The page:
Sunday, May 2

Dissecting the ISU Congress Agenda - Part Three


We now get into the technical rules of single and pair skating.

266. A jump sequence with a half loop linking two other jumps is now considered a three-jump combination. The half loop receives points equal to the value of a loop jump. 
Thoughts: I'm taking it that jumps with the half loop will no longer get the 0.8 factor, but rather a 1.1 factor for being in combination. I always wondered why skaters doing a half loop to link jumps got it called a sequence even though the rhythm had to be kept constant throughout, but much simpler linking steps and longer pauses also resulted in the same calling. I like this change.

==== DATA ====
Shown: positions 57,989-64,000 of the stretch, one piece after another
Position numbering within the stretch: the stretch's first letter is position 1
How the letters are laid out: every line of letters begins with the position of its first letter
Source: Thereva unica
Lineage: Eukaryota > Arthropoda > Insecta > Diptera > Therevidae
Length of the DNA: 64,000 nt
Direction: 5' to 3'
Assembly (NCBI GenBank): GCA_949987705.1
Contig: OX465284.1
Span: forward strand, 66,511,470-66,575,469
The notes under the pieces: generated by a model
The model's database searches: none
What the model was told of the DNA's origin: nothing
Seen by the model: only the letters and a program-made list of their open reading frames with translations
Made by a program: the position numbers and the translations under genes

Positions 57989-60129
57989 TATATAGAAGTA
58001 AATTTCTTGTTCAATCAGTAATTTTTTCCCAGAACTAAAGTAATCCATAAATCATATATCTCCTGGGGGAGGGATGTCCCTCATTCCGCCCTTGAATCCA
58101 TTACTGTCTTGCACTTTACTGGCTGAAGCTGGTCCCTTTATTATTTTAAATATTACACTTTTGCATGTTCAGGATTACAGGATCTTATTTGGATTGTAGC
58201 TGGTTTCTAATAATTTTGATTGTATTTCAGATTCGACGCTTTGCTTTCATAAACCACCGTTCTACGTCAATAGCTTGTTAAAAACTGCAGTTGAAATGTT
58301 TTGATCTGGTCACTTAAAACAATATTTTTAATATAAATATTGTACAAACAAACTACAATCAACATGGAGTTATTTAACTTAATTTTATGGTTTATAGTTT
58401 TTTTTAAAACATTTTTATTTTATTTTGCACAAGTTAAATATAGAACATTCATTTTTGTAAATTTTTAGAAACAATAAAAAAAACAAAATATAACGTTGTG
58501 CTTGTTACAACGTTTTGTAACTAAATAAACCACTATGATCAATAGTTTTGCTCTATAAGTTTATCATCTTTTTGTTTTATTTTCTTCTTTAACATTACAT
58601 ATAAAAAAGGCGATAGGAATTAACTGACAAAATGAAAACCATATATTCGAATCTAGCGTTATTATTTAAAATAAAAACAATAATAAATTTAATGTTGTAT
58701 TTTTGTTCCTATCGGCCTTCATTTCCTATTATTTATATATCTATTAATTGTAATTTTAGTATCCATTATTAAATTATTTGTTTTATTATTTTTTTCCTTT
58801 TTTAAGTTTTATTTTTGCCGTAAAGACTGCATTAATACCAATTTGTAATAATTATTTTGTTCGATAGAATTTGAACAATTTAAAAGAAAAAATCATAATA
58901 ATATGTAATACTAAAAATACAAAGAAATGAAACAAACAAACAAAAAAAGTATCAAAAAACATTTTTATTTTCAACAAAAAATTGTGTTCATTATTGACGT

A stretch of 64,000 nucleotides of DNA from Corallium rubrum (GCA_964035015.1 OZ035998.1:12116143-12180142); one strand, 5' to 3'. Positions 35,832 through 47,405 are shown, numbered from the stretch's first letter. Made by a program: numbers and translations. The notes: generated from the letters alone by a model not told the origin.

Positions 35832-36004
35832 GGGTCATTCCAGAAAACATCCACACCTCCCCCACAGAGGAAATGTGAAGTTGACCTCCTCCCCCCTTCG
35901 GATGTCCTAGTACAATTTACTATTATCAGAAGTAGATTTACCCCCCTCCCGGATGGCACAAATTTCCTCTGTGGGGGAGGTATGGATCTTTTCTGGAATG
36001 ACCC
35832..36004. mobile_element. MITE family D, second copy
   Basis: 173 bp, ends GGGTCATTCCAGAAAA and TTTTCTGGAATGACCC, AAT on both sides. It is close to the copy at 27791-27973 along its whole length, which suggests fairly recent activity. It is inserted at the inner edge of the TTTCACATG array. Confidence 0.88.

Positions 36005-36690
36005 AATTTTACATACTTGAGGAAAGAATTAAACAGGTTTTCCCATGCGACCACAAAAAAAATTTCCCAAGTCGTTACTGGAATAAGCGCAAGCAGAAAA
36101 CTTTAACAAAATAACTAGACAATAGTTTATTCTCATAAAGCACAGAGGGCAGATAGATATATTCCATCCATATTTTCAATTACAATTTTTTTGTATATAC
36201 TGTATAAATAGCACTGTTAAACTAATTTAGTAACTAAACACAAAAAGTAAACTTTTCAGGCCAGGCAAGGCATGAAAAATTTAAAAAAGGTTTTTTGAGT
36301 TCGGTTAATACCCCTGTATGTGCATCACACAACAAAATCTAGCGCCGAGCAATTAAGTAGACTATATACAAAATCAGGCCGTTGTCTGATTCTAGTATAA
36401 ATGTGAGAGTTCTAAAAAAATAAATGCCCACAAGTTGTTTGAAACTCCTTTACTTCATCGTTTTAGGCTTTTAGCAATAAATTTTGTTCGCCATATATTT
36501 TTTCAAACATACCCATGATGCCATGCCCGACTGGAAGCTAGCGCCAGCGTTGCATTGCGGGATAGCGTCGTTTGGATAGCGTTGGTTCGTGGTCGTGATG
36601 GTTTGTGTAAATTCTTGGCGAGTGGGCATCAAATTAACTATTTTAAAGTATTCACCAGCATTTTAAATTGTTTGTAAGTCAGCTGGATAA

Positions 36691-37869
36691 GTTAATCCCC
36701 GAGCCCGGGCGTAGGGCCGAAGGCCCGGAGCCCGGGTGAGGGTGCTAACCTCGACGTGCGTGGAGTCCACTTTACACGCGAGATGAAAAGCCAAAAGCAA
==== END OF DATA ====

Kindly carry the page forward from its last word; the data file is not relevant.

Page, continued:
268.1.a. The short programs for singles skating, in both senior and junior, drop from eight elements to seven.
268.2. The senior mens short program drops one of the footwork sequences and now two different-type quadruple jumps may be performed (one in combination and the other out of steps).  The senior ladies short program drops the spiral sequence. The ladies may also now do a double OR triple when satisfying the Axel requirement. The 2010/2011 junior short programs pull from "Group C" and also follow the seniors in dropping one of the footwork sequences. No quadruples allowed yet. The junior ladies also follow the seniors and there is no longer a spiral sequence requirement. Requirements for the juniors throughout the 2014/2015 season are also listed here.